When the carefully packed painting finally arrived in California this was Tina’s response on Facebook:

“It’s everything I thought it would be and more. It’s not just the face; it’s everything in the picture…from her pose, like I hate my pictures, so I would want to be painted like that…the picket fence… It’s very emotional for me. Thank you. Someday I’m going pose with the painting and take a photo and send it to you. I am going to proudly hang the painting above the mantle.”

Then something unexpected happened for Tina:

“Wait, I just saw the back of the painting…you painted this in January 2009?
It’s just my mom, and step-grandpa died on January 30, 2009.

Daryl, I have a feeling I will be “checking in” a number of times before our lives are done! I just can’t express to you the impact that this painting is having on me, and my family.

The other day Russell, my firstborn, 22, came by for the first time since it arrived. He had seen the pictures of it but was unprepared for the impact it had on him. He looked at it for a while, got a little emotional, kept saying “but, how can this be?” “Everything, mom is you. That’s your hat you still wear, I’m pretty sure you have that top and skirt…and the fence is like at the Napa house??” How can this not be you?

He also said how glad he is I got it, that it was meant to be…people don’t just find perfect portraits of themselves on the internet every day. For me, I haven’t really begun to explore what it means to me.

Finally, I just can’t stress enough that I could not have commissioned a better total representation of ME.

I’ve never carried around a painting before. This thought has led me to look into the relationship one develops, or can develop with a painting.”

I cannot put in words:

“I could not be happier for Tina; in so many ways I could not even put it in words. This painting has outdone the authoring painter. A life for a painting I could not have ever invented or imagined. I am in awe.”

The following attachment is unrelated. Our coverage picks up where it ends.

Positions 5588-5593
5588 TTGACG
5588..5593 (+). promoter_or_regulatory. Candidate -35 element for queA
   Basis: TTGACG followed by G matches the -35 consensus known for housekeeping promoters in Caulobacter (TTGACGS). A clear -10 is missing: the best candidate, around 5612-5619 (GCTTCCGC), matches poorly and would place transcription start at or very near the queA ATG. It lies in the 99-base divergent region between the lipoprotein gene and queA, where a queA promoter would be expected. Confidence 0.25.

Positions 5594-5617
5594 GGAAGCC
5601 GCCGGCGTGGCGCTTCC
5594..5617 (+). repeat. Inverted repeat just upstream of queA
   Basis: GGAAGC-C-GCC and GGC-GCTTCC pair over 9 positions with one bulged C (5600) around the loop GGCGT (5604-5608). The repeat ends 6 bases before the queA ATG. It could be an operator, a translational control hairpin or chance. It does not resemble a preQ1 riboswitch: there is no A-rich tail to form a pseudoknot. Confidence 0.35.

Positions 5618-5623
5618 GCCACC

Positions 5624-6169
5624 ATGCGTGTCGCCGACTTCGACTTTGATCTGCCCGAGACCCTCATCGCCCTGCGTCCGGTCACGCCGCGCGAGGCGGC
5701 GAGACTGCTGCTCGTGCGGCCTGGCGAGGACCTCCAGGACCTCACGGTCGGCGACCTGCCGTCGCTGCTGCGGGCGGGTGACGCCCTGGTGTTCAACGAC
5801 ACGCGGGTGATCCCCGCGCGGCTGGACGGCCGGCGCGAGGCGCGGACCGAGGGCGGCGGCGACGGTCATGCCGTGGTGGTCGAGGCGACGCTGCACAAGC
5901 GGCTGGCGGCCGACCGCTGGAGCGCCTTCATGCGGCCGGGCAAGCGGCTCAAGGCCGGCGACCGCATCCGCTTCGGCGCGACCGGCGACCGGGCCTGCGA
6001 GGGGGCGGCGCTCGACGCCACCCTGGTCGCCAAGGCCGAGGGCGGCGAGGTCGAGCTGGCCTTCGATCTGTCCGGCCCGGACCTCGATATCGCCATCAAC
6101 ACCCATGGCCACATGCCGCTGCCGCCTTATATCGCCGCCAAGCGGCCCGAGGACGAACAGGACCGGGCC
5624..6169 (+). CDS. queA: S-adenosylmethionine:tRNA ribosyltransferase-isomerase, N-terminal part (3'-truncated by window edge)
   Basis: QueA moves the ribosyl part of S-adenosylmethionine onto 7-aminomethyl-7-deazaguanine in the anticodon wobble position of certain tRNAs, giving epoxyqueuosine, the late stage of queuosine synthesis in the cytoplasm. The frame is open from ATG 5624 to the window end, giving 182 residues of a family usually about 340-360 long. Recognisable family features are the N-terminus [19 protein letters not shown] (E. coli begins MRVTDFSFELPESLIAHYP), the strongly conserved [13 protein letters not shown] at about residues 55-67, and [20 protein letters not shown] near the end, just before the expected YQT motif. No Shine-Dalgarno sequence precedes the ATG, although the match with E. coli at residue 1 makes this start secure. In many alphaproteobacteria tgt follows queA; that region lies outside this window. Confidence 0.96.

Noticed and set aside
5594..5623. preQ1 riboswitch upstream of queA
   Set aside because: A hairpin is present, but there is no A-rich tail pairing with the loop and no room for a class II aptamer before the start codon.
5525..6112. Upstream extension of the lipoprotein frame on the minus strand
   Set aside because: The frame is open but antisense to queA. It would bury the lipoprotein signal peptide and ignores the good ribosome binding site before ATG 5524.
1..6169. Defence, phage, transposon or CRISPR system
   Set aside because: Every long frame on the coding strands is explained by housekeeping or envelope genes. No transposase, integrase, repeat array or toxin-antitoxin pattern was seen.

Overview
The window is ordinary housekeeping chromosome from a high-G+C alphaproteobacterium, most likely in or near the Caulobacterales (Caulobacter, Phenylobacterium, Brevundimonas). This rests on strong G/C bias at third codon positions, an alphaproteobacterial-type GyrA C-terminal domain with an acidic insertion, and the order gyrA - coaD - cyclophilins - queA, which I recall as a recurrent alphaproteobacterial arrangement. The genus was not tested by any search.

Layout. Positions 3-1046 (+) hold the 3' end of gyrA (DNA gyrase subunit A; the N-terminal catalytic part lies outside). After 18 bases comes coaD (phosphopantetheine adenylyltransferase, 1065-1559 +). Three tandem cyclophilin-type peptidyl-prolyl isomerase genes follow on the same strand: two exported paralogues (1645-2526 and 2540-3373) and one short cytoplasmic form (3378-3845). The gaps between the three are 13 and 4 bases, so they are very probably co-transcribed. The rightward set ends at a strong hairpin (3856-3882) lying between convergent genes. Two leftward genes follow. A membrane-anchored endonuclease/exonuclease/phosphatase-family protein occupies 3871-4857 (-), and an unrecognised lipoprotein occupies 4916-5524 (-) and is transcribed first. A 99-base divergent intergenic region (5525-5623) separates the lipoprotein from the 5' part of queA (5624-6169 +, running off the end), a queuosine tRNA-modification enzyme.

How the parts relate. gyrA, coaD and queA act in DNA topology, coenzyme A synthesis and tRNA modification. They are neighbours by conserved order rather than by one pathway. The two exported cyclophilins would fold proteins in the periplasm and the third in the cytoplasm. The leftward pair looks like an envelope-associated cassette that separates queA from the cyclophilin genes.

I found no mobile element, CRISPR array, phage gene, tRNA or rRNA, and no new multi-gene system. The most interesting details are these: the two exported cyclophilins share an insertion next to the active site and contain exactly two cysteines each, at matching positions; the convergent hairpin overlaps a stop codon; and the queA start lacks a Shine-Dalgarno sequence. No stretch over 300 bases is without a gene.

So who was the model for the painting Tina has asked me?

I painted a series of paintings called “Woman in the Garden”. My wife Robyn graciously offered to model for the series. She is the same age as Tina and could possibly be her identical twin. Who knows?

See the complete painting series “Woman in the Garden”, please click now.

Read more about the paintings of Daryl Urig on his blog here:

Setting better goals for the 2016 fine arts painter

  1. If you thought about painting, now is the time to begin
  2. Keep painting fun
  3. Paint with purpose
  4. Have a clear message
  5. Engage the viewer
  6. Paint your own idea
  7. Find answers to gaps in your learning
  8. Allow your personality to show through in each new painting
  9. Believe in yourself
  10. Get rid of any self-doubt
  11. Stop worrying
  12. Focus on what new things you want to achieve
  13. Find something you like about 10% of each painting
  14. Look for an instructor different than yourself
  15. Work ridiculously hard
  16. Be practical
  17. Take chances
  18. Reach out to a wider audience of collectors
  19. Paint what you enjoy
  20. Master the art of selling paintings

What would consider adding to this list?

I have filled my gallery at the Creative Underground with many of my painting experiences. I would enjoy having you stop in for a visit. Please call or text before you come.

You may enjoy starting a painting class with me on Tuesday evenings from 5:30 to 8pm. please contact me below:

Call/Text: 513-708-7981

My New Online Gallery

My new Online Gallery is available for viewing

Please text/call to receive up to date pricing: 513-708-7981

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We are privileged

Reflecting over the life we all are privileged to live. Each of us unknowingly enjoying the creative benefits of those who came before us that contributed to our “life”. Who fought for our freedom, made the journey to America’s, invented electricity, a Christmas song, thought of a Nutcracker, painted the painting “Starry Night”. So many creative inventions to make our life better, safer, more enjoyable, warmer in winter, we have so much to appreciate each day of our life. Donald Deskey invented plywood, who invented the 2 x 4” to build our homes with? Disney gave us Mickey Mouse. The list goes on and on.

Makes you think, what will I be able to contribute to this great thing we call life.

What do you appreciate? What do you want to do?